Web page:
Macromolecular Rapid Communications 01/2011; 32(1):74-81. · 4.93 Impact Factor
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    ABSTRACT: The effect of dilution on random living copolymerization of vinyl- and divinyl monomers with fast initiation and slow propagation was simulated and compared with the experiments. Two Monte Carlo simulation methods have been used: one, purely statistical, based on the Flory–Stockmayer (FS) theory and the second using the dynamic lattice liquid model (DLL). The results were compared with experiments using atom transfer radical polymerization (ATRP), one of controlled/living radical polymerization methods. Molecular weights, polydispersities and the crosslinking/cyclization of macromolecules were analyzed as a function of conversion and time for various solvent concentrations and initiator crosslinker/monomer ratios. The results obtained by the DLL method are in good agreement with the experiment, showing an increase of conversion and time at gel point with dilution, i.e., with the increase of solvent concentration. The FS theory was found to be unable to reproduce even qualitatively the dilution effect on gelation. It is shown that intrachain crosslinking becomes more and more important with increasing solvent concentration, preventing macroscopic gelation at high dilutions, even if the number of crosslinks per primary chain is much greater than one (Flory criterion).DLL simulations give an insight into the mechanism of crosslinking processes near the gel point (leading to gelation) and/or microgel formation when solvent concentration is too high. At very high solvent concentration polymerization is slow and side effects like deactivation of radicals become important. Taking such effects into account, the simulation gives better agreement with the experimental data.
    Polymer. 01/2011; 52(22):5092-5101.
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    ABSTRACT: Dual-functional amphiphilic block copolymers, alpha-azido-omega-2-chloroisobutyrate-poly(oligo(ethylene oxide) monomethyl ether methacrylate)-b-poly(n-butyl methacrylate), prepared by atom-transfer radical polymerization were used as dual-reactive surfactants (i.e., macroinitiators for a miniemulsion copolymerization of a monovinyl monomer and divinyl cross-linker as well as surfactants with latent functionality). Because of the amphiphilic nature of the block copolymers used as surfactant/initiators, the polymerization was initiated at the oil-water interface, with polymer chains slowly growing inward in a controlled manner after activation by the catalyst. Polymeric nanocapsules with cross-linked shells and the latent azido functionality were obtained. Introduction of various degradable cross-linking agents into the system resulted in the formation of nanocapsules that were cleaved under specific conditions. The preserved latent alpha-terminal azido groups in the dual-reactive surfactant were utilized to attach a fluorescent dansyl probe and/or atom-transfer radical polymerization initiators to grow linear polymer chains forming an additional shell covalently connected to the nanocapsules.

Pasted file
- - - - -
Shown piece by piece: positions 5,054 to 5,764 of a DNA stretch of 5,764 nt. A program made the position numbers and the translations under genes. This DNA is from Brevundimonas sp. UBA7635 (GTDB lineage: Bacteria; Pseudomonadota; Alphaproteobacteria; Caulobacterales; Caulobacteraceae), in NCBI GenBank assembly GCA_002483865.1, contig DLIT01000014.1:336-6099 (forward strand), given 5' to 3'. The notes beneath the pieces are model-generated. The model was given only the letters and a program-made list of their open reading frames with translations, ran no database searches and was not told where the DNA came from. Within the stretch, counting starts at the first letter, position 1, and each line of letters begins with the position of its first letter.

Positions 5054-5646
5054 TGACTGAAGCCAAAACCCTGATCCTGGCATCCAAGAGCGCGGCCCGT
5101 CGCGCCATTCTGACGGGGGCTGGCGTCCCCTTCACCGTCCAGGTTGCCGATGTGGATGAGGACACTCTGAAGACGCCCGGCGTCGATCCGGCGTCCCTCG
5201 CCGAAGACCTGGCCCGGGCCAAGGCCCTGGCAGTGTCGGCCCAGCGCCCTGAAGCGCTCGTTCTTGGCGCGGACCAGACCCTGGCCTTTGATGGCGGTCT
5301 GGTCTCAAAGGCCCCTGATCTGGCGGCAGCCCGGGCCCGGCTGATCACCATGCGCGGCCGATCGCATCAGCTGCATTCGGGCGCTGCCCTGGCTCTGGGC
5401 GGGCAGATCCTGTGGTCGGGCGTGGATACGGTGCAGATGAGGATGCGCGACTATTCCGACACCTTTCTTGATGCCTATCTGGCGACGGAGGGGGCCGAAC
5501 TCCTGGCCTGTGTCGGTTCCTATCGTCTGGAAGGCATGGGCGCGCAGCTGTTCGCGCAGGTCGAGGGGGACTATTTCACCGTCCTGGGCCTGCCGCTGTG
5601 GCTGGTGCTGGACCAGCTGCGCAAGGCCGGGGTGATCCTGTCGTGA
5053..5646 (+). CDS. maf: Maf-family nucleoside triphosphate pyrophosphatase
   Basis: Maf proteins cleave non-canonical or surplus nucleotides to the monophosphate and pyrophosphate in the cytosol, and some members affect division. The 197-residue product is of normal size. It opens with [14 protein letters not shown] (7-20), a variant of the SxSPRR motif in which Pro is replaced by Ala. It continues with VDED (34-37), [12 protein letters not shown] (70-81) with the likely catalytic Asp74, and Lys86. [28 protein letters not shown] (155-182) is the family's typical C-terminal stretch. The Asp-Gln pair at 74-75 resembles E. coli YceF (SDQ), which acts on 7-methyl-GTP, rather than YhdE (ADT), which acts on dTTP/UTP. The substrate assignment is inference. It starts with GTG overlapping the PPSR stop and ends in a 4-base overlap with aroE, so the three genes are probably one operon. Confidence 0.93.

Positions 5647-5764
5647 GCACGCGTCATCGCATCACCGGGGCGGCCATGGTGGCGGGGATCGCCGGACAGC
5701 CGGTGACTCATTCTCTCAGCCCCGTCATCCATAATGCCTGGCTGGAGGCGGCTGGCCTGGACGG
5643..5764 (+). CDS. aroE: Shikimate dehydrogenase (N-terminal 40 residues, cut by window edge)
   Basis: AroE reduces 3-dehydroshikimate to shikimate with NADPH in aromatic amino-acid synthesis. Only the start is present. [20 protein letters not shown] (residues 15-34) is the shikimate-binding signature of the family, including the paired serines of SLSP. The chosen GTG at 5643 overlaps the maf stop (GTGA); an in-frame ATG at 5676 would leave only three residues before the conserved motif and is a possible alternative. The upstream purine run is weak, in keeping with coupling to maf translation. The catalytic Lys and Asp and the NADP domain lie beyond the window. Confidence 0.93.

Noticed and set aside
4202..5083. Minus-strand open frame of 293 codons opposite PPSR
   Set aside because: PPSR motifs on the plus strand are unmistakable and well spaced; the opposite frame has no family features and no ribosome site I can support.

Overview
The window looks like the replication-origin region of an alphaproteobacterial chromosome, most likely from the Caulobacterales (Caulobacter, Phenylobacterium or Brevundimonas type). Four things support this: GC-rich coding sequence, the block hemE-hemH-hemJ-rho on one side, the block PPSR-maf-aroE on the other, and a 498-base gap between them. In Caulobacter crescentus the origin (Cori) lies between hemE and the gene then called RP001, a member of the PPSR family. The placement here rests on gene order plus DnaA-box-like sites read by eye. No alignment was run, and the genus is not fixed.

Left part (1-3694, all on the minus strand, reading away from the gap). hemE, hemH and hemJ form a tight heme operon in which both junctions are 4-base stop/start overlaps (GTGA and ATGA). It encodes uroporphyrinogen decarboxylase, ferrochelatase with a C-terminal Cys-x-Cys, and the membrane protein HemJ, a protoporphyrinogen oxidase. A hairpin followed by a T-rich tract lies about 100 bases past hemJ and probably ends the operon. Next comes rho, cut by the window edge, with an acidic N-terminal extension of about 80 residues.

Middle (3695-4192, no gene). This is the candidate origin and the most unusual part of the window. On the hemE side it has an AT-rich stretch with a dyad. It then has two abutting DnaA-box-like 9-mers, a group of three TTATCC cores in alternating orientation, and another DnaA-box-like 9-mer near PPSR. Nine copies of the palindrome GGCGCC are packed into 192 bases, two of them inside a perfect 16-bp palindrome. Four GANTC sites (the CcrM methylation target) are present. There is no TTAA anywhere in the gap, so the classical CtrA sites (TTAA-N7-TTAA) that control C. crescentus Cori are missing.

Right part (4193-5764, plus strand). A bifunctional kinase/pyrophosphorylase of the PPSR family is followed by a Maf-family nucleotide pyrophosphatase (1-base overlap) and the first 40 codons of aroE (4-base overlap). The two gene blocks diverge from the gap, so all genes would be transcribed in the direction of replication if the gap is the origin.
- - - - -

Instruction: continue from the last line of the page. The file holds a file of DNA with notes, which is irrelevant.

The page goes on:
Journal of the American Chemical Society 06/2010; 132(23):7823-5. · 10.68 Impact Factor
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    ABSTRACT: Stable hollow polymeric nanocapsules with a cross-linked shell were prepared through an interfacially confined copolymerization of a monovinyl monomer and divinyl cross-linker via an activator generated by electron transfer atom transfer radical polymerization (AGET ATRP) in a miniemulsion system. An amphiphilic block copolymer poly(ethylene oxide)-b-poly(n-butyl methacrylate) (PEO−PBMA−Cl) was used as a stabilizer/macroinitiator. The amphiphilic nature of the macroinitiator ensures that the polymerization starts from the aqueous/monomer droplet interface with polymer chains slowly growing inward in a controlled manner by an AGET initiated ATRP. Characterization of the resulting particles by TEM, Cryo-SEM, and AFM provided direct evidence that nanoparticles with a hollow structure were successfully prepared. Introduction of cross-linking units to the shell of the particles improved the stability of the particles, which could be easily redispersed in some common organic solvents.
    Macromolecules. 11/2009;
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    ABSTRACT: Amphiphilic star polymers with low polydispersity (PDI) and high molecular weight were synthesized by an activator generated by electron transfer atom transfer radical polymerization (AGET ATRP) in aqueous dispersed media using a simple "arm-first" method and linear block copolymers poly(ethylene oxide)-b-polystyrene (PEO-PS-Cl) as arm precursors. The amphiphilic block copolymers PEO-PS-Cl with halogen chain-end functionality formed micelles in water and then were cross-linked by the divinyl cross-linkers. Due to the formation of cross-linker swollen micelles before the polymerization was initiated, star-star or star-linear chain reactions were not required for the star formation. The suppressed star-star coupling reactions resulted in the formation of star polymers with low PDI (M(w)/M(n) < 1.1) but still high molecular weight (over 1000 kg/mol).
    Journal of the American Chemical Society 07/2009; 131(30):10378-9. · 10.68 Impact Factor
  • Macromolecules. 04/2009; 42(7).